Have you ever heard of Surzhyk?

Neither had I four months ago, but now it is one of the biggest struggles in my daily life. Surzhyk is a dialect that combines the Ukrainian and Russian languages. (Almost equivalent to the more popular Spanglish or Portunol in the Americas) It is spoken in my town of Romny, Ukraine.

When I originally received my placement in Romny, I was excited because Sumy Oblast is typically very Russian speaking, no doubt because of its border with Russia. However, I seemed to have landed in a little bubble of Ukrainian speakers. I shouldn’t say Romny is a town of non-Russian speakers, because every one can actually speak both Russian and Ukrainian if they choose, but the town prefers to speak in Surzhyk. I am not sure how this dialect developed, maybe it is a result of family heritage or a developing sense of Ukrainian National Identity, but it is here to stay.

Now, after studying pure Russian for three months and waking up in a town that only speaks half Russian, I feel like my language skills have also been cut in half. I believe much of the benefit of learning a language in a foreign country that speaks that language is that you can both speak and listen to it 24/7. However, if my town speaks Surzhyk, half of that benefit is missing. People can understand me when I speak, but everyday I sit in my school completely ignorant of my surroundings and the chatter of the other teachers. To add to the fire, my school teaches its classes in pure Ukrainian.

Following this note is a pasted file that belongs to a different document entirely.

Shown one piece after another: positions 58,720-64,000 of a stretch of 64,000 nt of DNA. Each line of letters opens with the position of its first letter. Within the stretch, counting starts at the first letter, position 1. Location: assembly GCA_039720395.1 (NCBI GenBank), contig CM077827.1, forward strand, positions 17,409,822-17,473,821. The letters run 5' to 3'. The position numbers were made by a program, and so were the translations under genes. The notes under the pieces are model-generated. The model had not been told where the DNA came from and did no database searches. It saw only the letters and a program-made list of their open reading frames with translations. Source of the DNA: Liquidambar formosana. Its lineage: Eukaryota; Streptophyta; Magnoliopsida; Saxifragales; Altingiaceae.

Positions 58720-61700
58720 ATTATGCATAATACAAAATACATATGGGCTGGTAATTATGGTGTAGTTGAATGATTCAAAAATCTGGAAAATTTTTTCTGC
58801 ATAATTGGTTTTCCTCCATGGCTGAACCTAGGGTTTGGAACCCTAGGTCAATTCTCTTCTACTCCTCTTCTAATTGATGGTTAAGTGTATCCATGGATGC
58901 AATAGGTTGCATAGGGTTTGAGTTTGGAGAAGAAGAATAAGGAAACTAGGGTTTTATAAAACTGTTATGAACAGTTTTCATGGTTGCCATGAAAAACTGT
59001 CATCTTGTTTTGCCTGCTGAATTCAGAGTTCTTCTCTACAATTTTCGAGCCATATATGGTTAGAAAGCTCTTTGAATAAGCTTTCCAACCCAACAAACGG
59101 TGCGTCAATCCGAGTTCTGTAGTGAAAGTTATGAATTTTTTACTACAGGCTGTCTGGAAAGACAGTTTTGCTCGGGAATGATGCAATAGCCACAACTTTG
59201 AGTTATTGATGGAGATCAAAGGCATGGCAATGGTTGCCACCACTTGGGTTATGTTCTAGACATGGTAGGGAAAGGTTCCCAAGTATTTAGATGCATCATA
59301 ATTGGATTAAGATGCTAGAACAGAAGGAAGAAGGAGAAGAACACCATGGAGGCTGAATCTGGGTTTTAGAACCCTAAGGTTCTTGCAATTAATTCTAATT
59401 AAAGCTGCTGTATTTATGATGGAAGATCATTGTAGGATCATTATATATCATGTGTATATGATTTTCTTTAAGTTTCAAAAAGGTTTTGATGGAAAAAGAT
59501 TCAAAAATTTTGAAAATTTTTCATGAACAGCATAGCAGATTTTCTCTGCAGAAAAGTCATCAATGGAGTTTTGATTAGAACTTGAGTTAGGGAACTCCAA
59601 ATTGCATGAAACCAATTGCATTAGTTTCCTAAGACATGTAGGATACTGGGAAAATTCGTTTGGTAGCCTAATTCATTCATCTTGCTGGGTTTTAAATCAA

You might logically ask, “Why did the Peace Corps make you study Russian only to send you to a Ukrainian speaking school?” Well, the truth is that bilingual and sometimes multilingual societies are nearly unavoidable in Ukraine. Russian speaking schools are becoming less and less common, and the young population is growing up with and more and more of an emphasis on speaking in Ukrainian. All I know is that I am here now and must make the best out of this situation that could really be a lot worse.

Now, my dilema is that I must make the decision of what language to study and how. Shall I tackle both languages at once? (They are very similar, but are also different enough to be classified as two different languages.) Shall I pursue Russian at full speed and hope to learn Ukrainian by osmosis? Or shall I put Russian on hold and start Ukrainian? After all. I am in Ukraine.

Any advice?

The Peace Corps recommends sticking with one language for at least nine months before changing or adding another one. This ensures a good level of comprehension in one language to use as the basis for the second. At this point, I agree that this is the best course of action.

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